Ananta Wagle: If you want to raise your children to be readers, you need to invest your timeWagle, a quality reading material expert, on the importance of instilling reading habits in children.
More than a year into the pandemic, children are still at home and away from the communal environment of schools and classrooms. For parents, explaining to their children about the Covid-19 world has been a daunting task.
Ananta Wagle is a quality reading material expert with Room to Read—an organisation that focuses on the literacy development of children. Wagle believes stories are the best way to make children understand the dynamics of the Covid-19 stricken world.
As part of the project ‘Children during the time of Covid-19’, Wagle’s organisation recently launched two children’s books in the Nepali language—‘Tiger ko Naya Ghar’ by Tanka Chaulagain and ‘Chalk ra Patiko Gau Yatra’ by Bhabasagar Ghimire. The books will soon be available at Room to Read’s e-library. In ‘Tiger ko Naya Ghar’, a dog finds a new safe place for itself amidst the uncertainty of the pandemic that has torn the lives of its previous caretakers and two friends. In ‘Chalk ra Patiko Gau Yatra’, a chalk and blackboard from a local village school visit their school friends at their homes and give them books to read.
The books with their narration and artistic illustrations simplify the understanding of how the virus has affected people. They discuss the emotions and difficulties people are facing in a way children can comprehend and the importance of kindness, which the world needs right now.
In this interview with the Post’s Srizu Bajracharya, Wagle, who was the editor of the two storybooks, talks about the importance of instilling reading habits in children.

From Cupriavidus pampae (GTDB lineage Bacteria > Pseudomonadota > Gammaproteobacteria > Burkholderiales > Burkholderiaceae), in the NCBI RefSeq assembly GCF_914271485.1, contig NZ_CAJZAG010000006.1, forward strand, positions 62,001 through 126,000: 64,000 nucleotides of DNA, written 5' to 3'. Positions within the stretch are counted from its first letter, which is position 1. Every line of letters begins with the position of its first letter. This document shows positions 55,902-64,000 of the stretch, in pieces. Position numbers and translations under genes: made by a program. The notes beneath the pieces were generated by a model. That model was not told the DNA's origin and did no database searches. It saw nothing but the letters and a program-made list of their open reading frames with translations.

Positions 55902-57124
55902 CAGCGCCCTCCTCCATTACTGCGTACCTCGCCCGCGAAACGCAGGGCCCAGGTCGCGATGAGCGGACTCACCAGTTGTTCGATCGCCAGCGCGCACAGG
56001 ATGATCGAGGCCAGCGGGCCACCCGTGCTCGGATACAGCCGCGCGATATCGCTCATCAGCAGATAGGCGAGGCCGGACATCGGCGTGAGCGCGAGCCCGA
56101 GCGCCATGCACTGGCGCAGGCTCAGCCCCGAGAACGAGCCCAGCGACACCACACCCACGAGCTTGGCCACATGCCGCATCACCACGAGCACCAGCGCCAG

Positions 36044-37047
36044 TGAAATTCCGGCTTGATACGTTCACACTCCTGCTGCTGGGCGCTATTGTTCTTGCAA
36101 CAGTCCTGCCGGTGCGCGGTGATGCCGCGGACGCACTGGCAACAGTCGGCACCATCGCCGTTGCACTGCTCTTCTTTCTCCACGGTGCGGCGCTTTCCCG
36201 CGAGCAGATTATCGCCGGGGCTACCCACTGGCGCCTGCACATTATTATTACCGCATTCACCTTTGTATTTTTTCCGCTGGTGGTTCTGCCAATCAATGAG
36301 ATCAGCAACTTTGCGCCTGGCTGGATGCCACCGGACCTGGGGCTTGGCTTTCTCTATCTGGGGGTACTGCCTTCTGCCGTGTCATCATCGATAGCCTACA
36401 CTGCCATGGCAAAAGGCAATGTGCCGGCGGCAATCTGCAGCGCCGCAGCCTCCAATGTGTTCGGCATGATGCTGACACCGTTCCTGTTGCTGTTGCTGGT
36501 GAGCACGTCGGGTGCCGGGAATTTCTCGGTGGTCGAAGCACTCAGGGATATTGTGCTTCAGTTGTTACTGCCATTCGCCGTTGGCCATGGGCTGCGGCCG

As a reading expert, can you tell us a bit about your role in teaching reading? And do you think Nepal's education system places importance on reading?
Children understand the world better with stories, and it’s easier to start a conversation with them when you can show them characters they can understand and relate to. I grew up listening to stories and that has made all the difference to how I see the world. And I love my work because it allows me to work on shaping the mindset of children.
My work requires me to oversee children’s reading experience, looking into the nuance of how a child would comprehend information in a book and their fluency in understanding the book’s subject matter. I also write and edit children's stories and sometimes provide reading training and manage materials children need for quality reading. I also advocate why it’s essential to get children to read.
Frankly speaking, we don’t have a reading culture in the country. Although things are changing, and more people understand why we need to nurture a reading habit in children, our education system still falters in making reading activity a critical engagement in our growing years. The sorry state of government-run libraries is enough to tell that nurturing reading habits of the public, let alone children, has never been a priority for the government or the education system.